Google Authenticator fun

Posted by Katie McLaughlin on May 12, 2015

Any methods of security avoidance or workarounds mentioned in this post are not supported by the author. Rooting your phone is a process you undertake at your own risk

Multi-factor Authentication is a way that a number of web-based services are helping to improve the security of their products. These are normally touted as “Two-Factor Authentication”, or 2FA, and require a user to login with both a password and a 6-digit token.

This token is generated based on an algorithm known as Time-based One-Time Password Algorithm, or TOTP. It takes a ‘secret’ seed string, and returns six easy-to-enter digits. How does this help with security? These digits are only valid for a short about of time, usually 60 seconds. You could see my token, but unless you can then get a connection to the app, know my username and password, and do all that within a minute, you can’t get into my account. The algorithm generates a new token every minute.

This kind of tech is not new. RSA SecureID tokens have been around for years. What’s new is that applications like Google Authenticator are now available on mobile devices, which means that you can use your phone as the second factor of authentication.

Except it’s not all that rosy.

@gergnz was having problems where he was using a MFA system very regularly, and didn’t want to have to keep going to his phone to re-authenticate, because this particular application had a low timeout period. So, he worked out a way to get the ‘secret’ out of Google Authenticator on his phone, then use that as the seed in a desktop version of the TOTP algorithm. This was relatively easy to achieve, because the secret seeds for Google Authenticator is stored in plain text in a local sqlite3 database on the device.

So. There’s a lot of things both good and bad about this solution.

The Good:

  • you have to have root access to your mobile device in order to get access to the database, then know the logical connection between the secret seed, the application to which it maps, and the username and password.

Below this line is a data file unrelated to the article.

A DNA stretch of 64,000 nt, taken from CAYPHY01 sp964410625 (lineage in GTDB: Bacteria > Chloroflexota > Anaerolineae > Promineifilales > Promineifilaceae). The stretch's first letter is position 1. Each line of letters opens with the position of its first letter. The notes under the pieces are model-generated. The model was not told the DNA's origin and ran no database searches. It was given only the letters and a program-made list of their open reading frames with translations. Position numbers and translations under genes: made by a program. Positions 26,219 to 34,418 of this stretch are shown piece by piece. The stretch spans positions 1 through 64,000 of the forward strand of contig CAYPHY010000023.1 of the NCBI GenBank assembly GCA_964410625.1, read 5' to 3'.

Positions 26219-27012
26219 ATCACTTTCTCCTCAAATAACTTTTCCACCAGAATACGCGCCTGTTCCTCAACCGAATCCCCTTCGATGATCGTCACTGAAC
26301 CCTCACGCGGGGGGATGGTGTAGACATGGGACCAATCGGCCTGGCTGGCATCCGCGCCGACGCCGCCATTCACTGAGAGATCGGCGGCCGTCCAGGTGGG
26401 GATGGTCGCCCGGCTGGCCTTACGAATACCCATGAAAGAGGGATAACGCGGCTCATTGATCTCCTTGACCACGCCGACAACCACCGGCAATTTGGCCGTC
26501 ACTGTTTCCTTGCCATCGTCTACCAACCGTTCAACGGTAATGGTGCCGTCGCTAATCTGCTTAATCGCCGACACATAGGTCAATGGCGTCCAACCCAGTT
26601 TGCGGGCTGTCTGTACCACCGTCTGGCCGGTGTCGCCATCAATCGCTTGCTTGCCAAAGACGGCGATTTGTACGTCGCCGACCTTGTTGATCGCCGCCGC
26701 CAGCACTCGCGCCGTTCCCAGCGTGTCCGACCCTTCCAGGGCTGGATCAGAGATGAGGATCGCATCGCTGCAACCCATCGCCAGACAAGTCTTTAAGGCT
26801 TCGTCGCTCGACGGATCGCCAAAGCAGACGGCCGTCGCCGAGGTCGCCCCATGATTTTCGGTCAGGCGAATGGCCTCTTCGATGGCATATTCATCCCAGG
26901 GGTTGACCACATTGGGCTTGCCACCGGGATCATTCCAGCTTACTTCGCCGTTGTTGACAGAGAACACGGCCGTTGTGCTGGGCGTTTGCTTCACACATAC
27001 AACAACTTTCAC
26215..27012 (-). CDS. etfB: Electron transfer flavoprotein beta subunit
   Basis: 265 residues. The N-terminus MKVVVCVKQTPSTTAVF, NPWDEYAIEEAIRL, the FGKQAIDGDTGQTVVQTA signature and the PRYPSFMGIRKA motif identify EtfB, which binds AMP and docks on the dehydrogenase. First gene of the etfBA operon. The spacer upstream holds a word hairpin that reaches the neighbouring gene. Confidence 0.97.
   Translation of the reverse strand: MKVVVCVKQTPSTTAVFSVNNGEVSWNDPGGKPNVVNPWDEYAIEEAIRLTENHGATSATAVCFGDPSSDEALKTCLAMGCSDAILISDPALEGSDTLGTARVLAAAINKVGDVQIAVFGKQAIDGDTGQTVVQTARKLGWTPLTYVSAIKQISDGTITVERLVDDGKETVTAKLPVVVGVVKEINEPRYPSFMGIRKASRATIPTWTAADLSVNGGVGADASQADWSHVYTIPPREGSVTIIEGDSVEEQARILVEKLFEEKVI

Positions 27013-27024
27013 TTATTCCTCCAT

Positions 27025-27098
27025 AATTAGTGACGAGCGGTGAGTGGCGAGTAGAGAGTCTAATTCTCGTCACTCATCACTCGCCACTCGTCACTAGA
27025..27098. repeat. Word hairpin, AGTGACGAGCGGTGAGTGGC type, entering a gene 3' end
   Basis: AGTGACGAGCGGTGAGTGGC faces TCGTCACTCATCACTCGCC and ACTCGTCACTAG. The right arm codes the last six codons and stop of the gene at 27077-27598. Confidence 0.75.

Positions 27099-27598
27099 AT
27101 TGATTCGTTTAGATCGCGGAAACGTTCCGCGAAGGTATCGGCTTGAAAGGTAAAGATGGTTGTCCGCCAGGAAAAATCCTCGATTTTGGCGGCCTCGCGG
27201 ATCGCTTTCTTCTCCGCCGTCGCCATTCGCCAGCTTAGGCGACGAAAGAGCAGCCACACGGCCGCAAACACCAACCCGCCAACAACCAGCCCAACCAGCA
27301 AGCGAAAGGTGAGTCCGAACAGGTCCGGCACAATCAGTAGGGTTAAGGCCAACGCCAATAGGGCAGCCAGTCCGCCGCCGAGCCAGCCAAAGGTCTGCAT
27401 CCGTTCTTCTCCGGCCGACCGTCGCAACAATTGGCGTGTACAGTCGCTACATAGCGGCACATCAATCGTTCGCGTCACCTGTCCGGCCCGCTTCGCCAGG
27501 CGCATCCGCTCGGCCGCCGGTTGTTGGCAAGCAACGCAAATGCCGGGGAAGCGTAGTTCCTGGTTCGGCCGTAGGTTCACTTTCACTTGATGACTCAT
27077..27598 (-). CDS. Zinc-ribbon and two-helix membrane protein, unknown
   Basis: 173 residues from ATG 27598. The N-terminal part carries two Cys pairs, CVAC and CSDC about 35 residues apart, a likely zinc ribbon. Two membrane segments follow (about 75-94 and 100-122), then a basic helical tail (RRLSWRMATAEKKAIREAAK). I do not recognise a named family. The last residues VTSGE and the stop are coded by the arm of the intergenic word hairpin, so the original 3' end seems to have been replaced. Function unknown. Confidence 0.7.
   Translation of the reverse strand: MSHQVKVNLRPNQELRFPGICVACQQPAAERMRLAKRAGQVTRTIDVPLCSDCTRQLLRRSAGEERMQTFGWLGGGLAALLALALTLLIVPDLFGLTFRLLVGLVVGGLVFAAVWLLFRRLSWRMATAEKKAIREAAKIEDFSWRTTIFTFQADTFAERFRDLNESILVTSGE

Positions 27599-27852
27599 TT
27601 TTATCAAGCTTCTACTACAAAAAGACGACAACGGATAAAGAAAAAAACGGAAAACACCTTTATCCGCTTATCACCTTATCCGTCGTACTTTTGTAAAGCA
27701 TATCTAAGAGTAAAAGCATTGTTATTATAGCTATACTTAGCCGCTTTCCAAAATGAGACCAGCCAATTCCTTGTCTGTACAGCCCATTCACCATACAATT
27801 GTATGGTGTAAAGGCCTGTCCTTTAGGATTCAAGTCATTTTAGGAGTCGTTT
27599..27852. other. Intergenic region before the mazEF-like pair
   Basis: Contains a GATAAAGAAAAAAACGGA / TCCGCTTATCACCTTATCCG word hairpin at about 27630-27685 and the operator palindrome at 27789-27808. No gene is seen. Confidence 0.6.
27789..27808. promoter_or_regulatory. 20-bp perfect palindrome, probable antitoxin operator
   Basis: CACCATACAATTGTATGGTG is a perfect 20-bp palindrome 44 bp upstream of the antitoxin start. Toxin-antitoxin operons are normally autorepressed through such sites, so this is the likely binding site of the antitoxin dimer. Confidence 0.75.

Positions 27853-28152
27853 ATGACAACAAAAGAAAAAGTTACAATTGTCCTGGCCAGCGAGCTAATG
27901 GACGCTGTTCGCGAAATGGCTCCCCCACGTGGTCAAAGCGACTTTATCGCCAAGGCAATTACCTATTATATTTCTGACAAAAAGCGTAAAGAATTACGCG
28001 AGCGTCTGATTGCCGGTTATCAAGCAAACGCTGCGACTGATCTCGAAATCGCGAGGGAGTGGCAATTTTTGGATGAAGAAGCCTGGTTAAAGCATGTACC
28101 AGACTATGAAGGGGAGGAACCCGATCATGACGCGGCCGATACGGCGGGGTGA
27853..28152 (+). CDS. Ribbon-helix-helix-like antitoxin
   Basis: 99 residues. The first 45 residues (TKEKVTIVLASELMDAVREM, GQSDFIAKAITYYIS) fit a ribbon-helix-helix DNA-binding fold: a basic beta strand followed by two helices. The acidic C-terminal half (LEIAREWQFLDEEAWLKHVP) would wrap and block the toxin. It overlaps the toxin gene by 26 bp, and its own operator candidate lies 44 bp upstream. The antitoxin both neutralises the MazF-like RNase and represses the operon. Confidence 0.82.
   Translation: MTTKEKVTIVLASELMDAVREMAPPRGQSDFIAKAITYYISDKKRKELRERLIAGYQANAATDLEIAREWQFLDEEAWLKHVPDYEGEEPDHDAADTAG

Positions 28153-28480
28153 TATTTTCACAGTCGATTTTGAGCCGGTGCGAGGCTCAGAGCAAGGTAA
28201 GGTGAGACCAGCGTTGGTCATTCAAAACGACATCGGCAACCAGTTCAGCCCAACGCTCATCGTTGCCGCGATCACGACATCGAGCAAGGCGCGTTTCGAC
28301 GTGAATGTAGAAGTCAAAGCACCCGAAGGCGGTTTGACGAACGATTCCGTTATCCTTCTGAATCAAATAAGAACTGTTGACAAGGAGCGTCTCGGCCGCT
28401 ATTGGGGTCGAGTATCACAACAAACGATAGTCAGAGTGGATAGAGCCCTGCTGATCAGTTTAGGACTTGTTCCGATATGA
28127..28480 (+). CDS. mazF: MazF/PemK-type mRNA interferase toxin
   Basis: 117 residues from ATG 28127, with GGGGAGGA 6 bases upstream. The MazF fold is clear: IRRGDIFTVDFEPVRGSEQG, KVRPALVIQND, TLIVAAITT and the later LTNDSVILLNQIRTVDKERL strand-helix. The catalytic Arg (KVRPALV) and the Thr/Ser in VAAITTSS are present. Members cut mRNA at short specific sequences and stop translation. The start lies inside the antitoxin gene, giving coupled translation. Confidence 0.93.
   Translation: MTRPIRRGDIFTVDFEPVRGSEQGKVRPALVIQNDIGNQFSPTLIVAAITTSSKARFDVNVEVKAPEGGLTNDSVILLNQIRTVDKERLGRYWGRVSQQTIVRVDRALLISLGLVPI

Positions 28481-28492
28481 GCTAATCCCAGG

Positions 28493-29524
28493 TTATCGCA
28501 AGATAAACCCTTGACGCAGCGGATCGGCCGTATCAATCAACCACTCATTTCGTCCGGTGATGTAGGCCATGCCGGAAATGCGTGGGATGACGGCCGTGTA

The Bad:

  • it’s trivial to gain root access to your mobile device.

The Good:

  • the secret is stored on your device

The Bad:

  • the secret is stored in plain text on your device.

The Good:

  • you could save time in your workflow by moving your token generation to the save device as you use the application

The Bad:

  • by doing this, you remove the whole Two-Factor nature of Two-Factor authentication.

Systems like these are designed to introduce more variables to reduce the footprint of someone knowing all the things in order to gain access to an account. Password length and complexity restrictions are one. Having two separate devices that are both required to be on your person and accessible via their own security methods is another. By moving the phone-based authentication to the laptop, you only have to have your laptop stolen or otherwise compromised to get both the authentication factors out of your control. By keeping them separate, you would have to lose both devices, which is (hopefully) harder to do.

As for the whole sqlite3 local database thing… I was originally surprised that the GAuth application doesn’t include it’s own passcode or challenge before displaying it’s configured tokens. It relies only on the phone-based access security, which could be nothing.

Of course, no security measure is infallible (even RSA) - if an authorized person can enter, any person can enter. But this is something to keep in mind in the current era where we have so much of our lives now to interwoven to our physical devices.